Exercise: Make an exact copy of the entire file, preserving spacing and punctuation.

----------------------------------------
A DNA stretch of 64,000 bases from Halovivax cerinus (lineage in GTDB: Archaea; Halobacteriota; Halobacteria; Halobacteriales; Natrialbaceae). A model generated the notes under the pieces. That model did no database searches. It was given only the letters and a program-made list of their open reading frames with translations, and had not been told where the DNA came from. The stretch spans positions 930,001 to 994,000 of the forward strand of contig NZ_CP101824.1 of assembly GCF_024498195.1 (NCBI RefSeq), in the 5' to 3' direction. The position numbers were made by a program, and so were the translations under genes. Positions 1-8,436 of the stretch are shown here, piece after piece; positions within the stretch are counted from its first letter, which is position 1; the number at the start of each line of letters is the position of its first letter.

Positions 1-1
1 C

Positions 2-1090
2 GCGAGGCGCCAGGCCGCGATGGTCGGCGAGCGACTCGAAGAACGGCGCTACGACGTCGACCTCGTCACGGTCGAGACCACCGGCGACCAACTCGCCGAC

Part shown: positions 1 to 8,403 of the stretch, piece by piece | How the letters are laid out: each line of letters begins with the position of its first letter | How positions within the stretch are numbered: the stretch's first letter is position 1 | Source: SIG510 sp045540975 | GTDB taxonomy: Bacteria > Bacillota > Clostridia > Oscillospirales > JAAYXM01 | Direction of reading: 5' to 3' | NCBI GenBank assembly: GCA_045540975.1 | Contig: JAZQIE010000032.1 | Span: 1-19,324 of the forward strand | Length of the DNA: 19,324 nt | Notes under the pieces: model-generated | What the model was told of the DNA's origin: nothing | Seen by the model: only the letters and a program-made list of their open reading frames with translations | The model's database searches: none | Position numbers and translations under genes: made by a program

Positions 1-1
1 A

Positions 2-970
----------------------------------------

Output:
A DNA stretch of 64,000 bases from Halovivax cerinus (lineage in GTDB: Archaea; Halobacteriota; Halobacteria; Halobacteriales; Natrialbaceae). A model generated the notes under the pieces. That model did no database searches. It was given only the letters and a program-made list of their open reading frames with translations, and had not been told where the DNA came from. The stretch spans positions 930,001 to 994,000 of the forward strand of contig NZ_CP101824.1 of assembly GCF_024498195.1 (NCBI RefSeq), in the 5' to 3' direction. The position numbers were made by a program, and so were the translations under genes. Positions 1-8,436 of the stretch are shown here, piece after piece; positions within the stretch are counted from its first letter, which is position 1; the number at the start of each line of letters is the position of its first letter.

Positions 1-1
1 C

Positions 2-1090
2 GCGAGGCGCCAGGCCGCGATGGTCGGCGAGCGACTCGAAGAACGGCGCTACGACGTCGACCTCGTCACGGTCGAGACCACCGGCGACCAACTCGCCGAC

Part shown: positions 1 to 8,403 of the stretch, piece by piece | How the letters are laid out: each line of letters begins with the position of its first letter | How positions within the stretch are numbered: the stretch's first letter is position 1 | Source: SIG510 sp045540975 | GTDB taxonomy: Bacteria > Bacillota > Clostridia > Oscillospirales > JAAYXM01 | Direction of reading: 5' to 3' | NCBI GenBank assembly: GCA_045540975.1 | Contig: JAZQIE010000032.1 | Span: 1-19,324 of the forward strand | Length of the DNA: 19,324 nt | Notes under the pieces: model-generated | What the model was told of the DNA's origin: nothing | Seen by the model: only the letters and a program-made list of their open reading frames with translations | The model's database searches: none | Position numbers and translations under genes: made by a program

Positions 1-1
1 A

Positions 2-970